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BEETS!

Whether you are someone who already loves beets and consumes them regularly, or you’re new to beets and hesitant about beginning to cook with them more, there are plenty of great reasons that beets make my shopping list.

Napoleon set aside 70,000 acres to explore the beet root’s sugar-producing potential. In an era of sugar shortages due to wartime blockades, France was then able to produce its own sugar. Since then, beets of varying hues and varieties, including the sugar beet that is now a global sweetener source, are widely cultivated. Beets are commonly boiled, baked, and pickled. They also can be grated raw into salads to add color and a tasty crunch.

Whether you’re growing or buying beets, they’re usually best harvested between June and October – the Midwestern growing season. When purchasing, look for beets that are firm and not “rubbery” when squeezed firmly, with healthy, crisp greens. If you can’t prepare them immediately, store the beets and the greens in separate bags in your refrigerator’s crisper, and they should be good for two to three weeks. It’s best to store beets unwashed.

Health benefits of beets…

One last word about beets: they’re not only delicious, but also super beneficial nutritionally! Beets are low in calories and loaded with essential everyday nutrients. They also have amazing health-boosting qualities. Here’s the rundown:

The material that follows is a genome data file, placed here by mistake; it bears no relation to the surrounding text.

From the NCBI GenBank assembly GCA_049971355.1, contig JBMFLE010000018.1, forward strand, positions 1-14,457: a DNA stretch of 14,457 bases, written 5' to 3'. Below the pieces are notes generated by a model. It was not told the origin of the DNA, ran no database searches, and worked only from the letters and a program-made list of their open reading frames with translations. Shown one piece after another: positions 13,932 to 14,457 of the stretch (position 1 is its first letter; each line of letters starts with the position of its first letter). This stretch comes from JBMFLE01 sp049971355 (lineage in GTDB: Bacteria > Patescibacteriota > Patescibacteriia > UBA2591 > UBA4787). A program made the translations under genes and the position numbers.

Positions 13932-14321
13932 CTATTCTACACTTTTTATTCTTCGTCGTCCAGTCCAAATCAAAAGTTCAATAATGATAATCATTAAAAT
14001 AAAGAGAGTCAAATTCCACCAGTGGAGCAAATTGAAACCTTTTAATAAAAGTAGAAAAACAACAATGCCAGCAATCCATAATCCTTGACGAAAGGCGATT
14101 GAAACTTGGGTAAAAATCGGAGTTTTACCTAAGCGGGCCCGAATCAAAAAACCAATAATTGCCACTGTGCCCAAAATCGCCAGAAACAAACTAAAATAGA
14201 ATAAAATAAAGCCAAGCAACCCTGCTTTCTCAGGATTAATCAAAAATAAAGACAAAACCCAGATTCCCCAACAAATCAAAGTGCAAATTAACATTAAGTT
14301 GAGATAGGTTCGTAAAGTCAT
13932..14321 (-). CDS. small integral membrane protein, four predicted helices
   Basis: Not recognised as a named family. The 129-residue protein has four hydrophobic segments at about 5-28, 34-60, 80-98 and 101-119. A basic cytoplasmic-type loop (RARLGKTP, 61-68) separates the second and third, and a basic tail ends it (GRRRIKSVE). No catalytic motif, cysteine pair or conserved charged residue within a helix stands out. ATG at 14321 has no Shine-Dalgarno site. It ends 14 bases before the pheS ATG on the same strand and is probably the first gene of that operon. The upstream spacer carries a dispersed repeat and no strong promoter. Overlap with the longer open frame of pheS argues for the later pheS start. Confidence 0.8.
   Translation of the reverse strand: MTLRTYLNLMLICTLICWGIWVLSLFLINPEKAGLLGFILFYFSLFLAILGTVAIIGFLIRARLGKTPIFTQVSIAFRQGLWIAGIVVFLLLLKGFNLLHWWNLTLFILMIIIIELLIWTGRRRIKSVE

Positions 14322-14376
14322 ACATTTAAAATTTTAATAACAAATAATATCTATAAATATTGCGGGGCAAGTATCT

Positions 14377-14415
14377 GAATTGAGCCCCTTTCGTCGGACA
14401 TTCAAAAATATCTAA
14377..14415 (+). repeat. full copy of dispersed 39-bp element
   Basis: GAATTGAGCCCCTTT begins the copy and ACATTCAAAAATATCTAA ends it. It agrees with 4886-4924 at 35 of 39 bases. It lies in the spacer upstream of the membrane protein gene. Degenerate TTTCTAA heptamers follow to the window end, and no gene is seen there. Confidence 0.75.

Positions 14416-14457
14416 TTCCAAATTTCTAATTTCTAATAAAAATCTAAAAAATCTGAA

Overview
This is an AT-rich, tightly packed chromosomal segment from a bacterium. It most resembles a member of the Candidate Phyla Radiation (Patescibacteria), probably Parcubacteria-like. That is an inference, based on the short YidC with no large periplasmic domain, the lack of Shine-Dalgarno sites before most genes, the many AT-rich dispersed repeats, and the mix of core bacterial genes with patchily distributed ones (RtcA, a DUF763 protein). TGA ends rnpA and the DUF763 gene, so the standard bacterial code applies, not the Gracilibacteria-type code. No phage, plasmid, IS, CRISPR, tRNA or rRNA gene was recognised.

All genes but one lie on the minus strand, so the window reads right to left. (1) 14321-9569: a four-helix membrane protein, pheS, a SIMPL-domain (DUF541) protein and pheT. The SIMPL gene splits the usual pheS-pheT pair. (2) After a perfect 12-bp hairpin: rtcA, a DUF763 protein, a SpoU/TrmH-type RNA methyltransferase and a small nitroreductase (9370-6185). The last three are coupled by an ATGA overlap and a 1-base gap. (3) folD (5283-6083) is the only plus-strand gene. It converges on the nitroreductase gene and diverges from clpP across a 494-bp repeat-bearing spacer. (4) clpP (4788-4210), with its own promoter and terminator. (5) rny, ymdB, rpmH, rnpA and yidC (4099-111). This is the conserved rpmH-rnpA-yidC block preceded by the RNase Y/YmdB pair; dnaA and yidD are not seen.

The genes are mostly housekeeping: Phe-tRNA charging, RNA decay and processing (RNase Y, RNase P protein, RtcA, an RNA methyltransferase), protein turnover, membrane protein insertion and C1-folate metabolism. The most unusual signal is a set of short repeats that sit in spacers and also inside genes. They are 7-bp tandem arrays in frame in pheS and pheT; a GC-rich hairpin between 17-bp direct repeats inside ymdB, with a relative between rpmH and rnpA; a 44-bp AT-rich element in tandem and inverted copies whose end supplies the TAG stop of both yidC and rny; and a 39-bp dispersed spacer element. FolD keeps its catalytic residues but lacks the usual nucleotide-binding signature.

Beets are high in B vitamins, iron, manganese, copper, magnesium, and potassium.

They’re also rich in nitrates which promote good circulation and can help lower blood pressure.

Beets are rich in manganese which has an important role in calcium absorption, carbohydrate and fat metabolism and blood sugar regulation. Eating manganese-rich foods such as beets ensures your brain and nerves function at optimal levels.

Studies have shown that beets can help ward off numerous chronic diseases because they are a good source of betaine. Betaine plays a vital role in cellular reproduction and liver function.

Studies have been done showing that eating beets may enhance athletic performance by improving oxygen use and time to exhaustion.

Beets are a good source of fiber, which is beneficial for digestive health. Beet fiber also helps to reduce cholesterol and triglycerides by increasing the level of HDL (good) cholesterol.

Studies have revealed that beets can help prevent skin, lung, and colon cancer since they contain the pigment betacyanins, which counteracts cancerous cell growth.

Beets are a great source of Vitamin C, a powerful antioxidant that boosts the immune system and helps our bodies defend against viral and bacterial infections.

For a vitamin-packed lunch try this Gingery Beet Soup Fresh ginger is simmered with beets and potatoes in this nourishing soup, as well as combined with yogurt to finish the dish.

“This magical, marvelous food on our plate, this sustenance we absorb, has a story to tell. It has a journey.”
~ Joel Salatin

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